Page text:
With the 2012 Olympics as a backdrop, London is setting the stage to become the world’s “greenest” city by 2012.
London Mayor Boris Johnson said the city will use the Olympics “to drive the greening and the improvement” of the city.
London has committed to reduce carbon emissions 60 percent by 2025.
Johnson said domestic and commercial buildings, which account for 70 percent of carbon dioxide emissions in London, must be retrofitted, according to this news report.
Johnson, a self-proclaimed “passionate cyclist,” said he wants to create cycle super-highways around the city.
He said that talks this week in Seoul, at the C40 Large Cities Climate Summit, provide an opportunity to spread the notion of electrical vehicles for municipal fleets. “That’s one of the things we are hoping to achieve in Seoul,” he said. Mayors from 80 cities in 41 countries, including Tokyo, Toronto, Sydney, Jakarta and Sao Paulo, are attending the Korean summit.
In London, replacing 8,300 antiquated diesel buses with low-carbon vehicles could go a long way to achieving the city’s carbon targets, he said, adding that the city’s 32,000 taxis running on diesel fuel could be supplanted by electric vehicles.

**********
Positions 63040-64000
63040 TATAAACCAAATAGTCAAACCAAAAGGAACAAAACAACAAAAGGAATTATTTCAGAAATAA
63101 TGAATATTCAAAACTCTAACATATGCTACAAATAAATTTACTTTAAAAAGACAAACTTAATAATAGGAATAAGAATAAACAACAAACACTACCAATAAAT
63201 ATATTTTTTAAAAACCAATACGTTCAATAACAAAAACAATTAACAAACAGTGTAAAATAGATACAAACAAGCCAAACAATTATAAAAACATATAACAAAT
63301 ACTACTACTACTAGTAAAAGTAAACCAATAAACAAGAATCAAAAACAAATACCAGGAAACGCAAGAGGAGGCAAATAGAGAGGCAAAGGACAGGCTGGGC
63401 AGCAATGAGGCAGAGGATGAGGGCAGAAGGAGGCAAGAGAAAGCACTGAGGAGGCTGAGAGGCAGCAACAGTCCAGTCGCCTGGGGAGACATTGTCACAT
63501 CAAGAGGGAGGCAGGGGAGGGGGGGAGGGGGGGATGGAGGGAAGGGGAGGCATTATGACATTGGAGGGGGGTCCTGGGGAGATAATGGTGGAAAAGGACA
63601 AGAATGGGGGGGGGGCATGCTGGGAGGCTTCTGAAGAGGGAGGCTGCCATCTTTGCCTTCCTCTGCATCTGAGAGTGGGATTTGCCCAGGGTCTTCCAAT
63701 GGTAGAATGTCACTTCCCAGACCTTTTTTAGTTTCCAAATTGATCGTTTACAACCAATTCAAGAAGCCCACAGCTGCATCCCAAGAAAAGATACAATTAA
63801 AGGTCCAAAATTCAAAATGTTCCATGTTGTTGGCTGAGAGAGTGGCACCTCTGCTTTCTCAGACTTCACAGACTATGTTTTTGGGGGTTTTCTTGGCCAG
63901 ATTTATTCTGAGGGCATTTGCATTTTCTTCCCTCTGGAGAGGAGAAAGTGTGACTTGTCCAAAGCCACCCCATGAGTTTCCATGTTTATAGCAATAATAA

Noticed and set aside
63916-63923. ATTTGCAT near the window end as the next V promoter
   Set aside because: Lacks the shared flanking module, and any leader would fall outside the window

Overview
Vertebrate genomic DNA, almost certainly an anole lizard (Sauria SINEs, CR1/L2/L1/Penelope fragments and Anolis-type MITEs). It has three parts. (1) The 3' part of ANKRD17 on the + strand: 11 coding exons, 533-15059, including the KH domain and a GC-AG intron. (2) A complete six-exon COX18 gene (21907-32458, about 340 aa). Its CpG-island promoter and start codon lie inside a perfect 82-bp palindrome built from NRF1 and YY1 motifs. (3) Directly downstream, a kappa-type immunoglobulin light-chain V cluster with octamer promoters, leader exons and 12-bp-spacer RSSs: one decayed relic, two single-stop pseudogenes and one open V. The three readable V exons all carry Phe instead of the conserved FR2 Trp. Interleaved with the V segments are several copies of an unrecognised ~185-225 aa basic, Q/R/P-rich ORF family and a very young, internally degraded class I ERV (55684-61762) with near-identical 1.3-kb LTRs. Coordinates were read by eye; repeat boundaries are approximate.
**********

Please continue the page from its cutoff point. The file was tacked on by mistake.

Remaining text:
In the next few years, London will embark on a proect to produce a “cleaner, greener” bus, Johnson said.
Four of five U.S. cities call sustainability a priority, according to a Green Cities report that provides an assessment of how cities in the United States are trying to limit their carbon footprint, and identifies areas where environmental efforts lag. The report shows that cities have not waited for federal or state governments to initiate green policies that help combat climate change.